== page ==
As we reach high summer, it isn’t too late to add inspiration to your garden with colour and vibrant perennials. It is now a great time for perennials as they can flower up until as late as October keeping some life in your garden through summer and into autumn.
The colour pallet of perennials is vast, that are intriguing to the expert gardeners just as much as it does beginners. It is truly a range that doesn’t fail to inspire, when you look past all the bright colours you can appreciate the shape and style of perennials, take for example the Penstemon which not only has a range of red, purple and pinks but also has a very beautiful tubular bell shaped flower head. On the other side we have Echinacea’s that offer a similar mixture of colours but the colours are a lot more bold and brash dominated by bright pink, orange and red which makes up all the pallet colours of a beautiful sunset. The style and shape of these make them really stand out with growth of up to two feet tall which brings these bold coloured perennials to the centre piece of any garden. There is also a perennial out there for shade that provides autumn and earth colours. This is the Heuchera that offers a low growing perennial with colours ranging from plum, crisp green apple to maroon to caramel offering the perfect balance to your garden in terms of allowing the bright and brash perennials to stand out even further. It is worth mentioning how ornamental grasses can help to border your garden providing that compliment to the perennials of your choosing, The Blue Fescue offers a powder blue foliage and with its small size it fits nearly anywhere in the garden or you may want to opt for a larger ornamental grass with something like Miscanthus which grows four feet tall but provides a perfect backdrop for colourful perennials in the foreground.
For a great example of personal garden inspiration you would be advised to visit The Great Dixter Gardens in East Sussex where they have a stunning range of perennials on show for your enjoyment and inspiration. The Great Dixter Garden offers amazing inspiration for gardeners looking to experiment with bold and brash colours in their garden with mixed borders dominated by the varieties of perennials on show from Sedum to the Salvia nemorosa to the Dianthus that all explode with colour and life. The head gardener offers no segregated colour schemes and takes it as a challenge to combine all these perennial colours and shades. He sees it as an empty canvas to experiment with a variety of colours and different perennials that work excellently together. A testament to the perennials colour pallet in that they can look vibrant and at home in any mix of garden and plant life.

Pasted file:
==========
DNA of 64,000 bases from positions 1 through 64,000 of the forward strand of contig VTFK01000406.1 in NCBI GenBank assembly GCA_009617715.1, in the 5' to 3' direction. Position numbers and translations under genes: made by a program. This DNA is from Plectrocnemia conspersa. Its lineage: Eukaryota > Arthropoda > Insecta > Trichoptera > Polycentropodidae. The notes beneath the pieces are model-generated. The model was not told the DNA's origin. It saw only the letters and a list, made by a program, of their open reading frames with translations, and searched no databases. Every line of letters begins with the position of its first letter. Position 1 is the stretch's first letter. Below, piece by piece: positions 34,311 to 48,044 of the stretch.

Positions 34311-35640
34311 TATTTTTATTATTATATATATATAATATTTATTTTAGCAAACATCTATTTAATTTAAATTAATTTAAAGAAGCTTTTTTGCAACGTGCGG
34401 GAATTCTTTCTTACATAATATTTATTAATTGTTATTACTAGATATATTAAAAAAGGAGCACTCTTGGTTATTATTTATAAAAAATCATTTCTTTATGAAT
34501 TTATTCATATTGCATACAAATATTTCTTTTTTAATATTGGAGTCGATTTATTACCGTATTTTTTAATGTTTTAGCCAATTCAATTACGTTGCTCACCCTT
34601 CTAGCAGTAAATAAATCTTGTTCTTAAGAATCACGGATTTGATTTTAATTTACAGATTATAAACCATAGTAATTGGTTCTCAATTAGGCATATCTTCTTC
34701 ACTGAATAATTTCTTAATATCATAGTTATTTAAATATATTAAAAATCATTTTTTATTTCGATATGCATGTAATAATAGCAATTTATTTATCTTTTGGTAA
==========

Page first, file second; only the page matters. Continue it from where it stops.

For a more traditional and classic take on the perennial you would be advised to look at the Sissinghurst Castle Garden in Kent with its regal approach to colour and styles of their perennials with its purposeful use of the white Japanese Anemone providing a taller border across the meadow. This provides the effect of really being lost in the garden. The brightness and size of the Japanese Anemone makes it attractive to the host of habitats that can be found in the meadows from countless numbers of insects to birds to small mammals. The Sissinghurst gardens provides inspiration in abundance with its floral mosaic of colours from green, white, yellow and purple. With its gardens managed to perfection it brings tourists from all over the world to this site all year round.
There are many great perennials to provide that inspiration for your garden. If you’re a beginner to gardening or you’re just looking for that bright colour for your garden borders then the Rudbeckia maybe for you. It is a reliable and an easy to manage perennial. It is long lasting and has a mixture of summer and autumn colours from yellow, bronze and orange. It’s a perennial that highlights the transition into autumn with its colour pallet. The Rudbeckia is fantastic for heavy clay soils, plant the Rudbeckia as part of a mixed border, herbaceous border or grow them alongside ornamental grasses for a prairie-style look.
Perennials are a late treat for gardeners who are looking for those bright and warming colours during the dull and grey of autumn. Perennials are easy to look after. They prefer a well cultivated, moist soil which does not dry out in summer, give them a good mulch of garden compost around the crowns in spring or in autumn after they have flowered. Taller perennials are cut back in late May by removing two thirds of the growth. This will encourage a shorter, sturdier plant with more side shoots leading to more flowers at the end of the summer. With little care, these lovely plants will continue to brighten your garden for many years to come.